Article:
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Erosion in a 90 degree Knee CFD Simulation

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Erosion is one of the problematic industrial phenomena. It can be said that erosion and transport pipeline lifetime are important factors in related industries.

 

This product includes a CFD simulation and training files using ANSYS Fluent software.

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Description

Erosion

Since no fluid (especially in industrial applications) is pure, there are generally different particles in a flow that are transported by fluid. In general, these impurities are constantly shifting in the core of the flow. This is not a problem in a straight-ahead pipe. But when the fluid redirects, these impurities cannot redirect with the fluid. This causes local independence of solid particles from the fluid in pipelines, resulting in the impact of heterogeneous particles on the body of the fluid pipelines and erosion, consequently.

Unfortunately, in almost all industrial applications the fluid is not pure, so the phenomenon of erosion causes problems in the transport pipeline. Also, an issue that reinforces this event is the amount of flow turbulence. The more turbulent the flow, the greater the momentum flowing by the particles. The impacts on the transmission pipeline are greater when the flow changes direction, resulting in more erosion. In addition to the turbulence of the flow, other factors such as particle size, the rate of particle flow redirection, the number of particle impacts to the surface and the flow rate also influence the amount and profile of the erosion. The other endpoint is that the place of erosion is usually where the flow redirects. This is precisely why the erosion profile at the knees is generally examined by fasteners and joints.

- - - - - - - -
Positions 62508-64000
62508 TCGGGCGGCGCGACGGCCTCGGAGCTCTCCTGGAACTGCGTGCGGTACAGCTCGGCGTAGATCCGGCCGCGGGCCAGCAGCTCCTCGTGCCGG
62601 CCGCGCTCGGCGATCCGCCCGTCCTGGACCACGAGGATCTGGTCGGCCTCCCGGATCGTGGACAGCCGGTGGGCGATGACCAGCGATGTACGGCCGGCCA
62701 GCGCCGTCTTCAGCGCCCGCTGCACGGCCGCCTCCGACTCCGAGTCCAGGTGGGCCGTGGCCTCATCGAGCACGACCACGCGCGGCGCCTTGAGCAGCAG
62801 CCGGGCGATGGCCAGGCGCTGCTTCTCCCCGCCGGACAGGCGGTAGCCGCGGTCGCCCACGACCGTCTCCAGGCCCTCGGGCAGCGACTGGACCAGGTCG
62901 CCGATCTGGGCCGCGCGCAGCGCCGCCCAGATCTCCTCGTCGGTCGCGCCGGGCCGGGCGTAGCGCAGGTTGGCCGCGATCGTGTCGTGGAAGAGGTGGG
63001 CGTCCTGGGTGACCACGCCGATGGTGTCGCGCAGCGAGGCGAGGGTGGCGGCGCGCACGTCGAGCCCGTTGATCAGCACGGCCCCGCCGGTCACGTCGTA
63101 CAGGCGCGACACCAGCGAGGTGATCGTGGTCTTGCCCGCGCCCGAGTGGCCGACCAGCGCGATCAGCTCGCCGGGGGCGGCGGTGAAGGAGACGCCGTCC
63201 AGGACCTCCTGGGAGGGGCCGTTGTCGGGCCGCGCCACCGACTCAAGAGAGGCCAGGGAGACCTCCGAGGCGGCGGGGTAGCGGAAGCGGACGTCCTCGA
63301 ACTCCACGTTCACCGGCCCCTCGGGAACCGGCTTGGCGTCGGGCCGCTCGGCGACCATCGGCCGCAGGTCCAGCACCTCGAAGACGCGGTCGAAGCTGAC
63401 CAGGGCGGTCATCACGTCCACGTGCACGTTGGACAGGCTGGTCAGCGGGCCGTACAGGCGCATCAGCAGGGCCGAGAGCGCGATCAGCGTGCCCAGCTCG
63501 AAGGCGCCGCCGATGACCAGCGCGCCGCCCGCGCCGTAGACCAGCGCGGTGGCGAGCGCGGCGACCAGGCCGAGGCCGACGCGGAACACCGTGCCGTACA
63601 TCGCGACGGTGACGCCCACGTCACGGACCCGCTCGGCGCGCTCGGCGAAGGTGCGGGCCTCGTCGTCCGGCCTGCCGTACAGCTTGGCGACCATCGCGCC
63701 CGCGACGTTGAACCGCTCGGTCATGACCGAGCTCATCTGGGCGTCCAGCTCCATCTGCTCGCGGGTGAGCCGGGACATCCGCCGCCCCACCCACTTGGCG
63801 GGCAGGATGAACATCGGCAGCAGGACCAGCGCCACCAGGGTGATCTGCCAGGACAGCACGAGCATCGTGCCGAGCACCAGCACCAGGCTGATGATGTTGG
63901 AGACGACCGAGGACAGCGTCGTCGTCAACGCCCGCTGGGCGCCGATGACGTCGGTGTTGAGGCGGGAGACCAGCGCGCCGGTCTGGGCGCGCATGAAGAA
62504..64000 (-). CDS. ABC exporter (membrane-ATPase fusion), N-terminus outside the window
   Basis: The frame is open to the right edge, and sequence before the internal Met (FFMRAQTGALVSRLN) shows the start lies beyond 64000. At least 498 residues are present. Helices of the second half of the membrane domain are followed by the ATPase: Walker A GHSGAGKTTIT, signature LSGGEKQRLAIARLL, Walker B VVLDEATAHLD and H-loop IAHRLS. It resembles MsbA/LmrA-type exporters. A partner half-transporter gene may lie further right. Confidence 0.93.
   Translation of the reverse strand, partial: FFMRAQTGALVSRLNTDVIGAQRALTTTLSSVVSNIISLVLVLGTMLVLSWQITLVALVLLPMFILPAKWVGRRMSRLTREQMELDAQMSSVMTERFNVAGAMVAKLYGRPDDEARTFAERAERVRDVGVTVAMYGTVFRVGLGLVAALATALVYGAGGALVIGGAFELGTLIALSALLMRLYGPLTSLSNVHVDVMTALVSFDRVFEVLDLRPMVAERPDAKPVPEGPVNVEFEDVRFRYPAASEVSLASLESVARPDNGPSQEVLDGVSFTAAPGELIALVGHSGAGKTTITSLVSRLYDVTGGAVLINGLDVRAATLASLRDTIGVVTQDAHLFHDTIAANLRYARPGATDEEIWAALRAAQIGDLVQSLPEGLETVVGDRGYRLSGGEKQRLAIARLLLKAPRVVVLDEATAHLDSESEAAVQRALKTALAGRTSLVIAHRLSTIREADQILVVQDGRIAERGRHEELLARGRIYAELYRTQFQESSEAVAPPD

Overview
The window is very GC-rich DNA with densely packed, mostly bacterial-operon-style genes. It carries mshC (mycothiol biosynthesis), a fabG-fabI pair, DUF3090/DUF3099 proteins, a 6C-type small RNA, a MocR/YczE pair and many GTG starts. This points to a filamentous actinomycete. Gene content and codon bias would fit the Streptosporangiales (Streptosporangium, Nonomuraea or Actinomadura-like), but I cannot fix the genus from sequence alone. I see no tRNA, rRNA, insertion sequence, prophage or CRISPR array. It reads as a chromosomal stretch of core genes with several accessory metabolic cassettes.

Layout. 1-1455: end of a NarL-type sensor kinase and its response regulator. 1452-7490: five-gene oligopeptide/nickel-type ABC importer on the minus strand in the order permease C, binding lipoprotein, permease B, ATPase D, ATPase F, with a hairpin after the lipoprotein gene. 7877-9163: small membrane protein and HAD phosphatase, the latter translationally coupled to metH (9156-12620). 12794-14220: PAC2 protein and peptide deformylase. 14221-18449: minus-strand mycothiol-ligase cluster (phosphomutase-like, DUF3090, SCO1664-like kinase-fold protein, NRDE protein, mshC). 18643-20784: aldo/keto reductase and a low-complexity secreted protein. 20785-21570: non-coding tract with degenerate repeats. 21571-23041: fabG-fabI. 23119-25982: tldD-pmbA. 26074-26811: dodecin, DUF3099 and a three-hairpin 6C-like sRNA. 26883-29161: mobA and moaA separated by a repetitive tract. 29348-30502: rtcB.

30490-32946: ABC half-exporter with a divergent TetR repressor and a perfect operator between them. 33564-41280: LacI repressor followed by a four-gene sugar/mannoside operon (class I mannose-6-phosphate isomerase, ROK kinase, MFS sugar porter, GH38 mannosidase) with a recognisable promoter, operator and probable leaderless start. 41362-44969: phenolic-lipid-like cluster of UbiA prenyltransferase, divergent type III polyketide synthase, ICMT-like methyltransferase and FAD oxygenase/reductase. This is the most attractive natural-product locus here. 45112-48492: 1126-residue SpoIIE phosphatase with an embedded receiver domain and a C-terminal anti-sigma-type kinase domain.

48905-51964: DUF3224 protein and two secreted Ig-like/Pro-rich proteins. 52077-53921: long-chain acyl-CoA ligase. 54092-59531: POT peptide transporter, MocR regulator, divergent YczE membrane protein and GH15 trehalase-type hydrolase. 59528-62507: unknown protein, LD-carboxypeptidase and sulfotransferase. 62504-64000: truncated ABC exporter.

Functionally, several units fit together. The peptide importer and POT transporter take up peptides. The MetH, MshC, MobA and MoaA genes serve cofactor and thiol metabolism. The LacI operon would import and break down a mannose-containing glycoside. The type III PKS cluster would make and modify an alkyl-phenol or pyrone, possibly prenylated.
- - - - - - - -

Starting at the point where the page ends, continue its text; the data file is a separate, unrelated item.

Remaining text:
Geometry

The beginning of each simulation starts with designing the computational domain. Despite the geometry is a knee joint, it has to be divided into different sections in order to produce a structured mesh. Each segment has individually meshed so that the boundary layer settings are well implemented. the 3-D geometry is designed by ANSYS Fluent software.

O-Grid Mesh

The mesh is done by ANSYS Meshing software. The computational domain is divided into 4 parts, and structured mesh is used for each segment. The benefits of a structured mesh include increased CFD simulation speed and accuracy. This is especially important for issues such as checking the erosion profile because, in addition to the boundary layer, path lines and particle tracking should be well observed when moving along the knee section. The element number is 4,319,695. Since the mesh was sufficiently fine-grained, the Enhanced-Wall-Treatment method was applied instead of Wall-Function for boundary layer estimation. One of the benefits of this method is the high accuracy of the results in boundaries.

Erosion CFD Simulation

The settings made in the Fluent software are shown in the following table.

Solver settings:
Type: Pressure-based
Velocity formulation: Absolute
Time setting: Steady State
Model: k-epsilon realizable
Near-Wall treatment: Enhanced Wall Treatment
Boundary conditions: Inlet velocity : 23 m/s

Outlet pressure : 0 psi

Wall: No-slip

Enable All Erosion Models

Solution methods: SIMPLE
Pressure interpolation scheme: Standard treatment
Momentum: Second-Order Upwind
Turbulent kinetic: First Order Upwind
Turbulent dissipation: First Order Upwind
Multi-phase settings (DPM) :
Discrete phase model Enabled
Interaction with continuous phase: 10 continues phase iteration per DPM
Max step tracking: 50000
Step length factor: Default 5
Physical Models: Erosion/Accretion
Accuracy Control: 1e-5
Max.Refinement: 20
Tracking Scheme Selection: Trapezoidal
Injection type: Surface velocity inlet
Diameter Distribution: uniform
Diameter: 0.15mm
Total flow rate: 0.04627kg/s
Drag law: Spherical
Turbulent Dispersion: Stochastic Tracking

Discrete Random Walk Model

Random Eddy Lifetime

Number of Tries 10

Time Scale Constant 0.3

The number of particles tracked: 1406
Initialize: Hybrid
Residual Tolerance: 9e-4
Material used :
Pipe: Carbon steel

The density of 7990 kg/m3

Continuous phase: Natural Gas fluid

Density of 0.65 kg/m3

viscosity of 0.00013 pas.s

Discrete phase: The density of 2650 kg/m3

Another important point to consider is that the length of the pipe must be long enough to develop the flow before reaching the knee joint. Otherwise, the particle density in the flow may produce unrealistic results.

 

All files, including Geometry, Mesh, Case & Data, are available in Simulation File. By the way, Training File presents how to solve the problem and extract all desired results.

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